Can Centre-appointed Commission fix Delhi-NCR’s pollution crisis? Not really!

By: |
November 4, 2020 6:15 AM

Govt needs to move beyond the polluter-pays principle

That is why, over time, the Commission may not fare much better than the EPCA.That is why, over time, the Commission may not fare much better than the EPCA.

Given the Supreme-Court-appointed Environmental Pollution (Prevention and Control) Authority (EPCA) had limited powers when it came to taking action in states like Haryana and Punjab that play a big role in Delhi’s polluted air, it is just as well that the Centre has sought to fix this by setting up an empowered Commission for Air Quality Management in National Capital Region and Adjoining Areas; the body will supersede the pollution control boards of the states adjoining the capital and has representation from all the states.

The newly set up body shall have secretaries from five states as ex-officio members, besides the secretary of the ministry of environment and technical members, and has complete power on all issues related to environment and clean air including hefty fines and even jail terms.

It would, however, be naïve to think the Commission can fix things with the wave of a wand or that the reason for the EPCA’s failure was just the lack of empowerment or coordination between the states. Punjab and Haryana’s stubble-burning, for instance, is really a larger issue caused by both states offering farmers free water and electricity to draw unlimited amounts of water, coupled with the central government’s MSP-based procurement policies that take away the market risk for the farmer.

As a result of the over-drawing of water, both states have pushed back the sowing period for farmers and, consequently, there isn’t enough time for them to prepare the fields between crops; getting rid of the stubble that is left after the harvest of the crop is also an expensive process, and so stubble-burning is the natural result. Solving this problem requires rethinking free water/electricity and the MSP-based procurement policy, something the Commission cannot do.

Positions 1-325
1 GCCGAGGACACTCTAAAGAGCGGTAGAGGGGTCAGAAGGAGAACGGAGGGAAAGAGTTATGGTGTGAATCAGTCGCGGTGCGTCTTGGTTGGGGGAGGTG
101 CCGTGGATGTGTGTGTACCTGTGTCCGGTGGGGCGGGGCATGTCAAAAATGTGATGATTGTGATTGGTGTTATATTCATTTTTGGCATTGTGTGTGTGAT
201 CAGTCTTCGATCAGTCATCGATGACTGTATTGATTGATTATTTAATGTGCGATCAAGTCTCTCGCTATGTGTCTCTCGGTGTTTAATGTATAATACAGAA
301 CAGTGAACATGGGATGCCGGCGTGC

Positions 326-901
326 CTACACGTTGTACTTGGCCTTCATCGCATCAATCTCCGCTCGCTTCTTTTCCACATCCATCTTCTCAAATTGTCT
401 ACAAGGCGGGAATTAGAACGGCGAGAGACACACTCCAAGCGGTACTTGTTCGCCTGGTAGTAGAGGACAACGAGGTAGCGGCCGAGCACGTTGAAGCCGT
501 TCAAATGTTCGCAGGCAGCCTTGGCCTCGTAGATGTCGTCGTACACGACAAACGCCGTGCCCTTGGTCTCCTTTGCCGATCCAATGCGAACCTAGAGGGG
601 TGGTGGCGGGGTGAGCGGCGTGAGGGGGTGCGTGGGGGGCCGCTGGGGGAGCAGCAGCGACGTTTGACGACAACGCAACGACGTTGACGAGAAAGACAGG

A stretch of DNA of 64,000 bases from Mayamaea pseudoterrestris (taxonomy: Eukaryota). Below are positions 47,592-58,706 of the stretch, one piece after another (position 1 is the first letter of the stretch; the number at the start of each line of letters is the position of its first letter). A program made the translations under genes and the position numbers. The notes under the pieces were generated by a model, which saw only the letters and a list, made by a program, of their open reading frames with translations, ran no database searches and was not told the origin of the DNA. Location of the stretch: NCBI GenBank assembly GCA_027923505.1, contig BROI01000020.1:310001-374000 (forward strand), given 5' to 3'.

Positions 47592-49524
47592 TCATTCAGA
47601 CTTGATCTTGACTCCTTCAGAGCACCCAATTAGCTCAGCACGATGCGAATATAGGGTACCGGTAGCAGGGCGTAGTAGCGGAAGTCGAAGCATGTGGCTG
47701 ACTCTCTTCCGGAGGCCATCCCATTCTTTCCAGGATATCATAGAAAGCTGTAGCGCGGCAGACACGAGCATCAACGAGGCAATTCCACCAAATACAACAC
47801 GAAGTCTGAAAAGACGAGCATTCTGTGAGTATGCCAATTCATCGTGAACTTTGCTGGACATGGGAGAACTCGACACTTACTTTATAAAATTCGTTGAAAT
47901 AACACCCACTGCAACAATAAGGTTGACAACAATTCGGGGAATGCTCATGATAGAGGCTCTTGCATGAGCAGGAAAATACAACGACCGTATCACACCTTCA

An intermediate solution is subsidising farmers for Happy Seeder machines to allow them to mix the stubble back in the soil while sowing the next crop but, while the solution is well-known, cash-strapped governments haven’t been able to provide enough machines; the Commission can’t fix that.

The threat of fines and imprisonment may make a difference at the margin, but when enough farmers are involved, as the Punjab example shows, levying the fines or jailing farmers is impossible; indeed, little could be done for the same reason when Punjab refused to honour the Supreme Court verdict on sharing of the Satluj Yamuna canal water with Haryana.

While governments are happy to think of fines as solutions, they need to realise that solutions will eliminate the need for fines. Diesel gensets have been disallowed as part of the action plan to fix Delhi’s air quality, but surely a pre-requisite would be ensuring 24×7 electricity in the capital, including after shutting down thermal plants around the city?

Outlawing booster pumps is a great idea, but it has to be the Jal Board’s responsibility to provide adequate quantities of water first. More electric vehicles would help clean Delhi’s air, but this requires lower levies on buses and electric vehicles in general as well as enough charging points in the city. That is why, over time, the Commission may not fare much better than the EPCA.

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